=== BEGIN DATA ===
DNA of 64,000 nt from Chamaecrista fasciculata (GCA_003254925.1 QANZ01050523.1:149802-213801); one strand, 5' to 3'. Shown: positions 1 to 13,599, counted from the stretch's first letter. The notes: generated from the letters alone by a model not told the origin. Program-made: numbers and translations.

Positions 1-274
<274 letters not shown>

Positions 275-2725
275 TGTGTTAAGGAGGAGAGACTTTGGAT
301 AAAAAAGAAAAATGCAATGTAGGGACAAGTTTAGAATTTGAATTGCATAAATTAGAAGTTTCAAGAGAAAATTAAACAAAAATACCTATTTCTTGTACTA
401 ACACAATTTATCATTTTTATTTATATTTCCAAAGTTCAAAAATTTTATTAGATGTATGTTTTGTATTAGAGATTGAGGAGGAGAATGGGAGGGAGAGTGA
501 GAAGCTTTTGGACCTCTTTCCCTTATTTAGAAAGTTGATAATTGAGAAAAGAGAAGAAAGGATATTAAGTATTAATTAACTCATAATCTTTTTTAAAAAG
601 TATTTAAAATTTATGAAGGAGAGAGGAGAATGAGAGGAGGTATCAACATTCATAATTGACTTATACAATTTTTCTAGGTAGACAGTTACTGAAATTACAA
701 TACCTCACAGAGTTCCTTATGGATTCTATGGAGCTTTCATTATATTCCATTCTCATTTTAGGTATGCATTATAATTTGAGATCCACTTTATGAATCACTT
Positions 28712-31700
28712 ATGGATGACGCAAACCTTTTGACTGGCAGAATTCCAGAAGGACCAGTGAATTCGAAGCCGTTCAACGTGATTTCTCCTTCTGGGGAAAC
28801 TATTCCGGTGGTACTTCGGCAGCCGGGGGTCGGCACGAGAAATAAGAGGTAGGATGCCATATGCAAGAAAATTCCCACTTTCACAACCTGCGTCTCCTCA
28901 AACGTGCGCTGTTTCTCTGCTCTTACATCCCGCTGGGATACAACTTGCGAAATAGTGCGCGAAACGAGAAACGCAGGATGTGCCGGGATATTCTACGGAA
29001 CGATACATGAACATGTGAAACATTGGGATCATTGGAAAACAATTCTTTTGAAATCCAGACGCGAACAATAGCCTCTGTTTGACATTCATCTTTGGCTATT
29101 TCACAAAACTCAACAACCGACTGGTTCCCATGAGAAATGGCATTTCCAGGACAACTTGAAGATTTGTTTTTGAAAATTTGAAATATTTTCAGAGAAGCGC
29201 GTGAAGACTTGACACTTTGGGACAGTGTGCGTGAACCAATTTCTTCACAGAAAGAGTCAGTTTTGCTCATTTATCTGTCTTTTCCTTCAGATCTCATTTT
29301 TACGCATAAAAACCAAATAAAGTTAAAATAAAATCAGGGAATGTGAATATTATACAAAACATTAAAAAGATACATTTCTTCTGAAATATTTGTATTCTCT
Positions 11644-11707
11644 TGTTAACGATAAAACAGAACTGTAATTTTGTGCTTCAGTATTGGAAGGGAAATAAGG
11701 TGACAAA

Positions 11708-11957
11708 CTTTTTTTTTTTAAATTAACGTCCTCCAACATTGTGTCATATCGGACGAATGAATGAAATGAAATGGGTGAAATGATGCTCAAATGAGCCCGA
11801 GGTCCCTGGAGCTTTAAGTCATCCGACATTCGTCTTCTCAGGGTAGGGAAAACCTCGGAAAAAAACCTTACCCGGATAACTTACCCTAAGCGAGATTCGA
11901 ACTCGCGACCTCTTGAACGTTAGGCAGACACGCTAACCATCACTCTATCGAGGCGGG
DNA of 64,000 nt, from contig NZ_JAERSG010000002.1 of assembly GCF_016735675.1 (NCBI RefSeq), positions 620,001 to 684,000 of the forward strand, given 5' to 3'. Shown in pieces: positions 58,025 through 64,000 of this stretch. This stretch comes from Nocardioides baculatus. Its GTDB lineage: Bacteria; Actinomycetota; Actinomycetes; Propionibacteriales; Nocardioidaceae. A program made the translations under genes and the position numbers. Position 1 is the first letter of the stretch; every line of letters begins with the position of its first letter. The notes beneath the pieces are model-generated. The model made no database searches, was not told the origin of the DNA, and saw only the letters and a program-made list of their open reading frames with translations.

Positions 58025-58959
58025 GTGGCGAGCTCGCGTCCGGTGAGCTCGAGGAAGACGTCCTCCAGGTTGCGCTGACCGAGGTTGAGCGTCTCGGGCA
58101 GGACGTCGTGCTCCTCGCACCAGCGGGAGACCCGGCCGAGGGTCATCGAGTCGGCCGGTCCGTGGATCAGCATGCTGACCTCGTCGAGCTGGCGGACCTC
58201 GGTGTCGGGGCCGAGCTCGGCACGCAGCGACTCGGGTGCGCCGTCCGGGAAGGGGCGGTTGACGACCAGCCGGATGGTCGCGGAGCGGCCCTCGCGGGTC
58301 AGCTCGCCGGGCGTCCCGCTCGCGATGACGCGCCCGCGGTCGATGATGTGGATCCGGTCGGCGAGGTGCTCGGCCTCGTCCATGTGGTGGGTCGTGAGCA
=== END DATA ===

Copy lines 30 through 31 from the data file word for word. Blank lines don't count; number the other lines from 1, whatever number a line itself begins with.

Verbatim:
58201 GGTGTCGGGGCCGAGCTCGGCACGCAGCGACTCGGGTGCGCCGTCCGGGAAGGGGCGGTTGACGACCAGCCGGATGGTCGCGGAGCGGCCCTCGCGGGTC
58301 AGCTCGCCGGGCGTCCCGCTCGCGATGACGCGCCCGCGGTCGATGATGTGGATCCGGTCGGCGAGGTGCTCGGCCTCGTCCATGTGGTGGGTCGTGAGCA